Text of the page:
I was together with one of Dibra, when the policeman took us and raped us by tying our hands with irons, he squeezed us hard, until we fainted, and he woke us up and started squeezing us again. In Spaç, life among fellow sufferers was relatively good, the children supported us. There were educated people there and we learned from them.
I remember that there was Gjergj Komnino, a Gyrocastrian, well versed in foreign languages, which carried a book “Italian Encyclopedia” and read it in the prison yard, while we watched him as he browsed. He allowed us, but because there were many of us, he told us; “Please, don’t block my sun, don’t stop me from what God gives me.” At this moment, something really strange happened.
In prison, Mehmet Shehu comes to our airtime. He was truly an irresponsible man. Those who knew him, stood up and were surprised, since he was alone, and approached Gjergj Kominos, calling him; – “Professor”! He raised his head and said; – “After the prime minister came. Why are you tired”? Mehmet Shehu says; – “I want to ask you a question, explain the class struggle to me”?
And Komino explains: “You took a bottle and put vinegar and oil in it, and necessarily the oil will stay on top, while the vinegar is on the bottom, these are the laws of nature. You always keep that bottle shaken, so that the oil is mixed with the vinegar and you cannot tell who the oil is and who is the vinegar, that is, who the wise man is and who is the criminal.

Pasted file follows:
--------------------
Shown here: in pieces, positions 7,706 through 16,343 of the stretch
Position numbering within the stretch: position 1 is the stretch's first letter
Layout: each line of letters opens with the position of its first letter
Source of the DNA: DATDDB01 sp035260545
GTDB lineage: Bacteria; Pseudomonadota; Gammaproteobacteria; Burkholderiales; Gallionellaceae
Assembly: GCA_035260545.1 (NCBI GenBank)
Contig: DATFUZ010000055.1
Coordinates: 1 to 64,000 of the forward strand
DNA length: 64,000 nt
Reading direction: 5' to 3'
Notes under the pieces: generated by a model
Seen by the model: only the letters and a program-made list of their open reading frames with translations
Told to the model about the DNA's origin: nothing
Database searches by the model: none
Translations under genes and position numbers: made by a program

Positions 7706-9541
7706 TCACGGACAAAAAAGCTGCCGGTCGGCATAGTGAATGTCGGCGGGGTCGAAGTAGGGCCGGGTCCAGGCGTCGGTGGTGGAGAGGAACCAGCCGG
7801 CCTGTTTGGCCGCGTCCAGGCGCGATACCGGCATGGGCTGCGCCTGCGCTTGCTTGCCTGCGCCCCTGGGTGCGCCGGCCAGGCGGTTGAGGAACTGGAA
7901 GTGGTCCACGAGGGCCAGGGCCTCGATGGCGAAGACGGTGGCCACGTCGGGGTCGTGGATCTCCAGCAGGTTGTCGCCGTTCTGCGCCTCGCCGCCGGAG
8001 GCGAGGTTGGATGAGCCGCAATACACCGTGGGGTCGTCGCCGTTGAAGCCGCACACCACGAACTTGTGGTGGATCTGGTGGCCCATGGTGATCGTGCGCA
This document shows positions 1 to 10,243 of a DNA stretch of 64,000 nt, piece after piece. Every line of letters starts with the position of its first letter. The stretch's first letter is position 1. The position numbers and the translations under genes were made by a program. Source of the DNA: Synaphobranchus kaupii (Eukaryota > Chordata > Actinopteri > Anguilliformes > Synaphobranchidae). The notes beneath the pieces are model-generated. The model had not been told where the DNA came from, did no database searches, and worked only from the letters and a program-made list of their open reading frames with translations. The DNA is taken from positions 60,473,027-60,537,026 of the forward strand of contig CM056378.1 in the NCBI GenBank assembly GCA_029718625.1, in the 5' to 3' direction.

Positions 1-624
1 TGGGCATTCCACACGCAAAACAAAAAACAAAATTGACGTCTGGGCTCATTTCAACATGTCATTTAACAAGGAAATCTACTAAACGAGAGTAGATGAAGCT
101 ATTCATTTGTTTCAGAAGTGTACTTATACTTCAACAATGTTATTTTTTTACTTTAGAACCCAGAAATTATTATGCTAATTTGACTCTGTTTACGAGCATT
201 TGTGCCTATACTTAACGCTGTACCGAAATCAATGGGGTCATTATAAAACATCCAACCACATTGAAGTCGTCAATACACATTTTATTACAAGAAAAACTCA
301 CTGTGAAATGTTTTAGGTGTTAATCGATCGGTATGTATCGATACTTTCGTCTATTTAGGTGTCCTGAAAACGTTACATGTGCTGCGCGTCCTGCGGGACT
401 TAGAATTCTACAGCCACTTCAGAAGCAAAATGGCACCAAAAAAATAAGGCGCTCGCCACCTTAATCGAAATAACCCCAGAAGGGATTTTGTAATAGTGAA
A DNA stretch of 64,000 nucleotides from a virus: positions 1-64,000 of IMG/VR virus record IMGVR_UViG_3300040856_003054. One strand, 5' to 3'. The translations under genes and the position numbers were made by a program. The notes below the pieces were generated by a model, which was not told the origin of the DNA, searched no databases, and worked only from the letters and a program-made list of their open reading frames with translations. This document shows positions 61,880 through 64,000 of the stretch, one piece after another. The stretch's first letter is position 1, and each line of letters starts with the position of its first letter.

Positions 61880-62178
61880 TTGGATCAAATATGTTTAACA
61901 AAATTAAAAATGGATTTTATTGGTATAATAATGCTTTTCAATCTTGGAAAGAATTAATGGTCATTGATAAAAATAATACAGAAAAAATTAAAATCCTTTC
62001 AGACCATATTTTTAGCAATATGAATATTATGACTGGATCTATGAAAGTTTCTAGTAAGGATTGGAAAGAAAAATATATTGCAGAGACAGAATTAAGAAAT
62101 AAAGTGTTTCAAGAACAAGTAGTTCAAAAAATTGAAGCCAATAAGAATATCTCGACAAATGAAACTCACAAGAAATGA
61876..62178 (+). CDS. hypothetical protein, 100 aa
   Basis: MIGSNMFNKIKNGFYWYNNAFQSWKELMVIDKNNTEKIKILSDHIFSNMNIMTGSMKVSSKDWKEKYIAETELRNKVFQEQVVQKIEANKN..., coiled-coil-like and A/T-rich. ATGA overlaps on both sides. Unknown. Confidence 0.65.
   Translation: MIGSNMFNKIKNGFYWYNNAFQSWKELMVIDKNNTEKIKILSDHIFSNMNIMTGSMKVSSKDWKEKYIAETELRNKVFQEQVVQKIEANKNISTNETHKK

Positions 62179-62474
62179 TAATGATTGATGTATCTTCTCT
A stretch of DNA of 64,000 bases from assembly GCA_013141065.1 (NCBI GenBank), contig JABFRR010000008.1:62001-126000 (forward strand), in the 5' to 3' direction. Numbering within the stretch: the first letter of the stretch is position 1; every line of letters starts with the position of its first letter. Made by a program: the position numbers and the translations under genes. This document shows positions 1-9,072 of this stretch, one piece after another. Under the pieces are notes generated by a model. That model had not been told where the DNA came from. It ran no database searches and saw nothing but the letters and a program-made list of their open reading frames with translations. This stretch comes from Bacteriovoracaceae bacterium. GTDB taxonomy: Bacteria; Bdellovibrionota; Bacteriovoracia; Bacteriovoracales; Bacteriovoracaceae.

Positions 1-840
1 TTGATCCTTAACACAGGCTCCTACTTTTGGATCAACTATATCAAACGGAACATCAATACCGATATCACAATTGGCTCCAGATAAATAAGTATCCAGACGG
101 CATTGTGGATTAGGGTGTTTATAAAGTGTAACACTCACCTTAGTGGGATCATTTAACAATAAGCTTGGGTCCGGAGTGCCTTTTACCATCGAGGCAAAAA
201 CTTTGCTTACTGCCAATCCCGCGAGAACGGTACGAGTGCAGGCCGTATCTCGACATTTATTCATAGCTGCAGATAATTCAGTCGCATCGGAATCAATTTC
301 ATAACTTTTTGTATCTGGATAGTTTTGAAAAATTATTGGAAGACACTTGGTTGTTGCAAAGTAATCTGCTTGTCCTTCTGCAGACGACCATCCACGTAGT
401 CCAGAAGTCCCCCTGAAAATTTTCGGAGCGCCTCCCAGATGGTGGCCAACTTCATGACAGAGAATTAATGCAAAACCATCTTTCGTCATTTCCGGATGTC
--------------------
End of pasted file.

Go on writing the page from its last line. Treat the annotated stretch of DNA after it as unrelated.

Aman, don’t forget that if you don’t shake that bottle for just a moment, the oil will always stay up.” Mehmet Shehu was very revolted by this answer, insulting him in the most vulgar way.
How do you remember the three days of the Spaci revolt?
I was an active participant in the Spaç revolt. And I can say with full conviction that this revolt shook the communist regime from its foundations, spreading panic among the communist leaders of Tirana. The revolt, of course, had a spark, which caught fire for three days in a row. The first day started as a normal day.
It was May 21, 1973, when we prisoners realized that we had to make some demands to improve the living conditions in the camp. We presented these requests to Sulejman Manoku, who was the General Commander of the Prisons of Albania. These requests had to do with the water, which was acidic, having a rust color, with our removal from work in the mines, amnesty, etc., but of course these were not taken into account.